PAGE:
Ok here’s my approach: we’re going to use the rebukes in Luke as an index of what part sin is playing in the story. Who gets rebuked or condemned in his writings, and why? Where did they go wrong? This should help us get a handle on Luke’s view of sin.
For you to be challenged in your view of sin, you’re going to need to see the evidence. That takes a bit of space. I hope you come with me on this journey – it’ll be worth it.
The first rebuke is copped by the priest Zechariah. Gabriel the angel has told him about his wife’s pregnancy, and Zechariah doesn’t believe it. Mildly corrected in 1:12-13
When Zechariah saw him, he was terrified; and fear overwhelmed him. But the angel said to him, “Do not be afraid…
Fear was a wrong response. But the major problem comes in 1:18
Zechariah said to the angel, “How will I know that this is so? For I am an old man, and my wife is getting on in years.” The angel replied, “I am Gabriel. I stand in the presence of God, and I have been sent to speak to you and to bring you this good news. But now, because you did not believe my words, which will be fulfilled in their time, you will become mute…
The words were true, Zechariah should have realised this and welcomed them. But he feared and did not believe.
Luke here introduces his favourite pair of negative responses to the gospel: fear and unbelief. There is a kind of mental disorder at work so that people do not respond appropriately to God’s blessing. Where they should be happy and feel honoured, they are scared and doubting. And for no reason. This is not malicious, it is not selfish or actively defiant. It is foolish. An inability to recognise the true from the false. Zechariah does not act in his own best interests.
(Mary is the direct contrast: when Gabriel visits her, she believes, welcomes the word, and rejoices (1:26-55). She is wise where the priest is foolish.)
The next rebuke comes in 2:48. Mary and Joseph have lost Jesus, and search for days before finding him in the temple.
“Child, why have you treated us like this? Look, your father and I have been searching for you in great anxiety.” He said to them, “Why were you searching for me? Did you not know that I must be in my Father’s house?” But they did not understand what he said to them.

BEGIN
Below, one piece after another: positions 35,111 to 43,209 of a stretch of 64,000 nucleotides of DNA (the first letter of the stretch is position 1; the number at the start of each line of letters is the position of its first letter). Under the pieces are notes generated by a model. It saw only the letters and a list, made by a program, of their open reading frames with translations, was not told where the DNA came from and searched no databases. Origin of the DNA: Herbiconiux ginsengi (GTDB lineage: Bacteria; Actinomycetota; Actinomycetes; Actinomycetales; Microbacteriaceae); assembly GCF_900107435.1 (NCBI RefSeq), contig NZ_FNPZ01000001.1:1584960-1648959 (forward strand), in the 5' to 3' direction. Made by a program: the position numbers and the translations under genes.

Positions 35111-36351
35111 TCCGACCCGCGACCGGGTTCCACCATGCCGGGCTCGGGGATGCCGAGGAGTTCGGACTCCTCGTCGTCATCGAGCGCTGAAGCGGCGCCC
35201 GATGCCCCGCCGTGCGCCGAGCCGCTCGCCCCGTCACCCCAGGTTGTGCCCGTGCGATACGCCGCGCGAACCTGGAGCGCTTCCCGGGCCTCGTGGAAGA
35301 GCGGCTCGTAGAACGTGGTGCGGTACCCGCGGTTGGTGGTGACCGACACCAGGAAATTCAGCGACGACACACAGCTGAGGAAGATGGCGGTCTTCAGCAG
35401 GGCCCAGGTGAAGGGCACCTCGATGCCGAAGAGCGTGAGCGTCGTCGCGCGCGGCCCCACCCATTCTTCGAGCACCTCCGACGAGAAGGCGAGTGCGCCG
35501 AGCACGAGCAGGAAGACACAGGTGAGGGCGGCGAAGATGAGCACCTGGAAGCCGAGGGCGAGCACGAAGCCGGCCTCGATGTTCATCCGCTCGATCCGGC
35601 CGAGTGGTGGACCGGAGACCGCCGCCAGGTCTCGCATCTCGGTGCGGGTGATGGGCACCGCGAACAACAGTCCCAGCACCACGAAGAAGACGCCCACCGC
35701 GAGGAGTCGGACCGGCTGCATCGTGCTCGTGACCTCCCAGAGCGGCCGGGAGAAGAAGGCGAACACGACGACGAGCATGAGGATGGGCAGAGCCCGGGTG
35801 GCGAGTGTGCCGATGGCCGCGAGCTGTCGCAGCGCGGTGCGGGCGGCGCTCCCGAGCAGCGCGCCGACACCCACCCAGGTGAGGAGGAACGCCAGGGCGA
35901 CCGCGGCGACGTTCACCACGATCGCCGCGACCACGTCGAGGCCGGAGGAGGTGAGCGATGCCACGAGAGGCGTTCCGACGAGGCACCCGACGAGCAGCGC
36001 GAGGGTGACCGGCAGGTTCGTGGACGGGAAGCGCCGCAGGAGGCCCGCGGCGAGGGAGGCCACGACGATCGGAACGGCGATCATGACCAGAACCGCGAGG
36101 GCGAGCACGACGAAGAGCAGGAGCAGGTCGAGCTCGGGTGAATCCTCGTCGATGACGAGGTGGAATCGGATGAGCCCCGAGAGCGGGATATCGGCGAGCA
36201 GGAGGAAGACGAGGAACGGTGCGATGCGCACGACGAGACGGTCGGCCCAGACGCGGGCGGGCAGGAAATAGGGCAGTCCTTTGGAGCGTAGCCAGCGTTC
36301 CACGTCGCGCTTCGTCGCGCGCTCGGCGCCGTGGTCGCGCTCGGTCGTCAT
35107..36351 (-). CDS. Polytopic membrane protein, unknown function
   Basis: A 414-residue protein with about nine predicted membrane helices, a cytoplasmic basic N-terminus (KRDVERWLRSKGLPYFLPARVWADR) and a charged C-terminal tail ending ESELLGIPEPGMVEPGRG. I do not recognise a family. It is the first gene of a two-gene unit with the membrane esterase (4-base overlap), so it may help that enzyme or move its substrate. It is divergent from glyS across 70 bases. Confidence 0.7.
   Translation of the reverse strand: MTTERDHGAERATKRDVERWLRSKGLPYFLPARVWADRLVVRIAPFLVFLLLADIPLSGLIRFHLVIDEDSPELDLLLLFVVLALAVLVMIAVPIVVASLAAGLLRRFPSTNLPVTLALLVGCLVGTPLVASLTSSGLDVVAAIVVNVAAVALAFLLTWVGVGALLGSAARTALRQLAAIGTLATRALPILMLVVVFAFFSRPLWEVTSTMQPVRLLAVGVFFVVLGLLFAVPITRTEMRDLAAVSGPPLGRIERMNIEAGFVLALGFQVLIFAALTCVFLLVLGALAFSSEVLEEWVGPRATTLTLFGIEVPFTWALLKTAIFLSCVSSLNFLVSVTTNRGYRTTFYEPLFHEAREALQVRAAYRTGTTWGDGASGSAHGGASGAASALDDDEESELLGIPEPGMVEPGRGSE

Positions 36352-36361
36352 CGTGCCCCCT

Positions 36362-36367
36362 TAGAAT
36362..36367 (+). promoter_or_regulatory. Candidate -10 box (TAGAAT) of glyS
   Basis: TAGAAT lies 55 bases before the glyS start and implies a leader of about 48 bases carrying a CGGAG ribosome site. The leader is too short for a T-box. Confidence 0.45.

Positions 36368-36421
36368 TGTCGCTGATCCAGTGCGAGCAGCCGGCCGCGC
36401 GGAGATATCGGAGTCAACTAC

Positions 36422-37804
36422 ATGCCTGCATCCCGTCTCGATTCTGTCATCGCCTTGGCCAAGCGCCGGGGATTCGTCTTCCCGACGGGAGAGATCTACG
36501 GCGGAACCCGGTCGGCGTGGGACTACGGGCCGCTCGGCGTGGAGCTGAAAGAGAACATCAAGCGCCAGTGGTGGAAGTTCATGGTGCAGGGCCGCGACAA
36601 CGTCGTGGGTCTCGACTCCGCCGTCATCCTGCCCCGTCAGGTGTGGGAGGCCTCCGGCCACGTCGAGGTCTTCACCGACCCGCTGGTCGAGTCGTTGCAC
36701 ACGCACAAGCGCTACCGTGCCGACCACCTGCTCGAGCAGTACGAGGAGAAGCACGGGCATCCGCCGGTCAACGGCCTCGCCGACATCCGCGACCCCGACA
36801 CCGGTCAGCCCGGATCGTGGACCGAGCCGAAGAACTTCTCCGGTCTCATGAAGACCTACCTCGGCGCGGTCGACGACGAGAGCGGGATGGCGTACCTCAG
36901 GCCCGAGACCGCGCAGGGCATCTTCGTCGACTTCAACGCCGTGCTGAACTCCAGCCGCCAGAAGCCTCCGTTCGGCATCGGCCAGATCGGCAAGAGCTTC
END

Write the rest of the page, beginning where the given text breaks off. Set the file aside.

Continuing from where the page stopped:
A mild rebuke. Jesus’ parents should have known where to find him. But they did not understand him the way they should have. Again a problem in the realm of wisdom. Mental disorder: they could not see what was in front of their noses.
John the Baptist brings an implied rebuke, in his call to change, in 3:10:
And the crowds asked him, “What then should we do?” In reply he said to them, “Whoever has two coats must share with anyone who has none; and whoever has food must do likewise.” Even tax collectors came to be baptized, and they asked him, “Teacher, what should we do?” He said to them, “Collect no more than the amount prescribed for you.” Soldiers also asked him, “And we, what should we do?” He said to them, “Do not extort money from anyone by threats or false accusation, and be satisfied with your wages.”
Those who have power over others are rebuked for greed which exploits the weak and is hard-hearted towards the needy. Sin here is in the realm of social injustice. Along with fear and unbelief, oppressive greed will feature quite a lot in Luke.
John also rebukes Herod, another powerful man, 3:19:
But Herod the ruler, who had been rebuked by him because of Herodias, his brother’s wife, and because of all the evil things that Herod had done, added to them all by shutting up John in prison.
Herod’s sins here are two: flouting the laws of marriage, and oppressing John. Both sins are in the realm of the misuse of power. But Herod features as one actively opposed to God, mistreating his prophet.